Major cannabis firm MedMen slashes more than 190 jobs, unloads assets to bolster bottom line

medmen, Major cannabis firm MedMen slashes more than 190 jobs, unloads assets to bolster bottom line

MedMen's retail store in Venice, California. (Photo by Lindsey Bartlett)

MedMen, a Los Angeles-based multistate marijuana operator, announced it is laying off more than 190 employees to shore up its bottom line, joining a growing list of cannabis companies shedding workers amid falling MJ stock prices and a dearth of outside funding.

The cash-strapped, vertically integrated company also disclosed plans to scale back its store openings next year and delay investments in certain markets, including New York and Arizona.

MedMen also is exploring the sale of “certain operations and licenses in states that are currently deemed not critical to the company’s retail footprint.”

In a news release Friday, MedMen said the layoffs include more than 80 corporate-level staffers, amounting to more than 20% of its corporate workforce.

As of Oct. 28, MedMen had more the 1,300 employees, with half of those in retail. The company expects to save approximately $10 million through the head-count reduction, and it signaled that more job cuts are likely on the horizon.

In announcing the layoffs, MedMen joins several other cannabis companies in slashing its workforce, including Weedmaps, Pax Labs and Eaze.

“We find ourselves in the exact same spot as all of the other competitors across the industry, where nobody’s fully funded because everybody’s been living in this high-growth phase,” Adam Bierman, MedMen co-founder and chief executive officer, told Bloomberg. “That’s why we’re taking such dramatic measures.”

As part of its plans to slash costs, the company said it will:

  • Sell off its interest in the cannabis-focused Treehouse REIT for total net proceeds of $14 million.
  • Back out of “minority” investments in “high-growth brands,” netting the company $8 million.
  • Limit new store openings in 2020 to those with revenue potential of more than $10 million within the first year of being operational.
  • Divest licenses in “noncore markets.” MedMen said it has hired Canaccord Genuity Corp. to “explore strategic alternatives” for those operations and licenses.
  • Continue to focus its business efforts on Chicago, Las Vegas, Los Angeles, Miami and New York City.

The announcement follows last month’s disclosure by MedMen it was terminating its blockbuster acquisition of PharmaCann.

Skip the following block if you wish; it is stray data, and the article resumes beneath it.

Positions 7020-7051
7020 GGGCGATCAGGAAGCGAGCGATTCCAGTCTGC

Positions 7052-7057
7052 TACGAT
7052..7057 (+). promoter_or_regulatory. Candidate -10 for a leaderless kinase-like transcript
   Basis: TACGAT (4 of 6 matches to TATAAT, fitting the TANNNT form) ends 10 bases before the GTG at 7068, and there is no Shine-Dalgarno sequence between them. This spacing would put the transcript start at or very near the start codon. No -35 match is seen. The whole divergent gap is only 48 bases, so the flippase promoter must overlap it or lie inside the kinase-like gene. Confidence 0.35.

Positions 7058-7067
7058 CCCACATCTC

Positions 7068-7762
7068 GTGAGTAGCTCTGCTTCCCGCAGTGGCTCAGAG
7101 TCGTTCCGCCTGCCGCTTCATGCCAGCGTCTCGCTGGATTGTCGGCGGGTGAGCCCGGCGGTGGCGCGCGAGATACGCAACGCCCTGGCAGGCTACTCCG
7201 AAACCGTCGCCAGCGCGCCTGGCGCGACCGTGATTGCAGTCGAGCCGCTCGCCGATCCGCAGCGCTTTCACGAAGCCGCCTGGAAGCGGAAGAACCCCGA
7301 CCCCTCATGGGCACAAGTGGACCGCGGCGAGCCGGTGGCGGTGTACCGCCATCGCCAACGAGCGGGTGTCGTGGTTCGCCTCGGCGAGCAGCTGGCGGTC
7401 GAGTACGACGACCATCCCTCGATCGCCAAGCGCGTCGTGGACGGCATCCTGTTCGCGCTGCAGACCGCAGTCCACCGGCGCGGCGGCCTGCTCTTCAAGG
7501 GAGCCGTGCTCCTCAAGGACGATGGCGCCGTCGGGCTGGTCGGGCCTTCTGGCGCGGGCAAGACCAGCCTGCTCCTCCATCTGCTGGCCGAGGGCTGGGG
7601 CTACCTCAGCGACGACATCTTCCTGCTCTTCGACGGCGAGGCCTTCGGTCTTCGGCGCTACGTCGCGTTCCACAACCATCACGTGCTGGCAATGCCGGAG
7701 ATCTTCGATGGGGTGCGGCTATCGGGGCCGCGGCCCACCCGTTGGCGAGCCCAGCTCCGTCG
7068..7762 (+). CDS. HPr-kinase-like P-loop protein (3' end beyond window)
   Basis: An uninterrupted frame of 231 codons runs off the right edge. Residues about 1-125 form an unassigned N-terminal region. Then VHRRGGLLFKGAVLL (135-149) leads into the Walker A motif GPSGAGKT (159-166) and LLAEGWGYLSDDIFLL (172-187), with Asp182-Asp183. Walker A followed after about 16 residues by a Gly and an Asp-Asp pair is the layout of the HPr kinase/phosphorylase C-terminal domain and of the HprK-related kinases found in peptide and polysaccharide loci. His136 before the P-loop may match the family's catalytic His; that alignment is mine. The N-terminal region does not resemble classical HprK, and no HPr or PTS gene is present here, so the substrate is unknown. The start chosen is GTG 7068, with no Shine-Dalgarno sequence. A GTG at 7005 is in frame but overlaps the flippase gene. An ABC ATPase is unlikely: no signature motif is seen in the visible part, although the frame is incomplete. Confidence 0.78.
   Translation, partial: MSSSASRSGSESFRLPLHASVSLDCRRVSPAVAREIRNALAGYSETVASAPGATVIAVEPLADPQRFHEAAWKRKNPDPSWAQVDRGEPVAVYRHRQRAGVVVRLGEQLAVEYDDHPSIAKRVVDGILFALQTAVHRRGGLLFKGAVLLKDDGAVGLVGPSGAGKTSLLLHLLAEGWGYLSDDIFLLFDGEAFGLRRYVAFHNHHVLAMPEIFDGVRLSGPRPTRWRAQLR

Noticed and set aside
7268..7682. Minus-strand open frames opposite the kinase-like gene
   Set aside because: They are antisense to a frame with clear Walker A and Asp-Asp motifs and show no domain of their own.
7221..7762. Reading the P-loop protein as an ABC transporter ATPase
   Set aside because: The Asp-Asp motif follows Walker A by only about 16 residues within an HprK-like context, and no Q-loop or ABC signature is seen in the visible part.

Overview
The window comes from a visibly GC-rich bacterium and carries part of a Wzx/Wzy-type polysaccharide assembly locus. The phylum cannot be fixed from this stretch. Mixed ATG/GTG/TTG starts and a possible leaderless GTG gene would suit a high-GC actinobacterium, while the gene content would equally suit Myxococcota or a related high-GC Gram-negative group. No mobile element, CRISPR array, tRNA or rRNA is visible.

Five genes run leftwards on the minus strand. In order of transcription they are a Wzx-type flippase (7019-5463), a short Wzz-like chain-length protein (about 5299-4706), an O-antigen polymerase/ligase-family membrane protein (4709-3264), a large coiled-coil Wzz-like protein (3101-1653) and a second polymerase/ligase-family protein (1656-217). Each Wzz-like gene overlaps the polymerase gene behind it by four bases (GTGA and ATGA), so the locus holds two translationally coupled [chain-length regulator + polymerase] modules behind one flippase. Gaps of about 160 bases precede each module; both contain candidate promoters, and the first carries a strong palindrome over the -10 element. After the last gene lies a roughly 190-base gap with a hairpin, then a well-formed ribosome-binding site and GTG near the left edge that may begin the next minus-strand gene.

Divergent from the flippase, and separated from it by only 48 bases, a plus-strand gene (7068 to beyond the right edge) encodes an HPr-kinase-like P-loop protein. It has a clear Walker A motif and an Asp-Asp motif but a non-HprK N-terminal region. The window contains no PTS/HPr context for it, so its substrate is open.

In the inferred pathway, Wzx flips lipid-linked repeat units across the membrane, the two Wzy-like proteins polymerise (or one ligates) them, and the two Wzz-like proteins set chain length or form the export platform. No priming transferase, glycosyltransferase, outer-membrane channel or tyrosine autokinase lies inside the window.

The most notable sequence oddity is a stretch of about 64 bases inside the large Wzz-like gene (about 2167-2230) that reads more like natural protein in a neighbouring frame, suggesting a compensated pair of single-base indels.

“We have a clear plan to increase our market share, while at the same time enhancing our margins and reducing our corporate overhead,” Bierman said in the news release.

MedMen’s announcement Friday also indicated the company plans to take additional cost-cutting steps.

“It seems there will be more layoffs, and a new share-based incentive bonus plan may mean reduced base pay for remaining employees,”  said Mike Regan, equity analyst at Marijuana Business Daily‘s Investor Intelligence.

“Of the $85 million in planned corporate expense savings, the specified cuts add only up to $32 million, so the source of $53 million in savings remains to be seen.”

The news release noted that the company “will continue to eliminate layers within the organization” to create greater efficiency, and that certain functions that previously existed across multiple states will be “consolidated into a centralized function.”

Bart Schaneman can be reached at [email protected]

4 comments on “Major cannabis firm MedMen slashes more than 190 jobs, unloads assets to bolster bottom line
  1. demitri downing on

    I was a prosecutor before I started in the cannabis industry in 2012. While I was focused mostly on domestic violence and other crimes I was aware of the other types of crimes being committed regularly by our fellow citizens. I now know through years of reflection that of the real focus of law enforcement and our investigation should have been more geared towards corruption, false schemes and artifices as well as other white collar crime instead of marijuana, maybe our society would be more evolved than we currently are? I am not suggesting anything was amiss here but as investors start to sue about some of these Canadian companies activities, and they will, I bet their might be more than one whose activities , depending on motivation and intent , end up in criminal court. That is what happens when you focus on the money/finance aspect of a business and not the value of the service or good you are creating! More to come…… ( The drug war set is back in more ways than one.)

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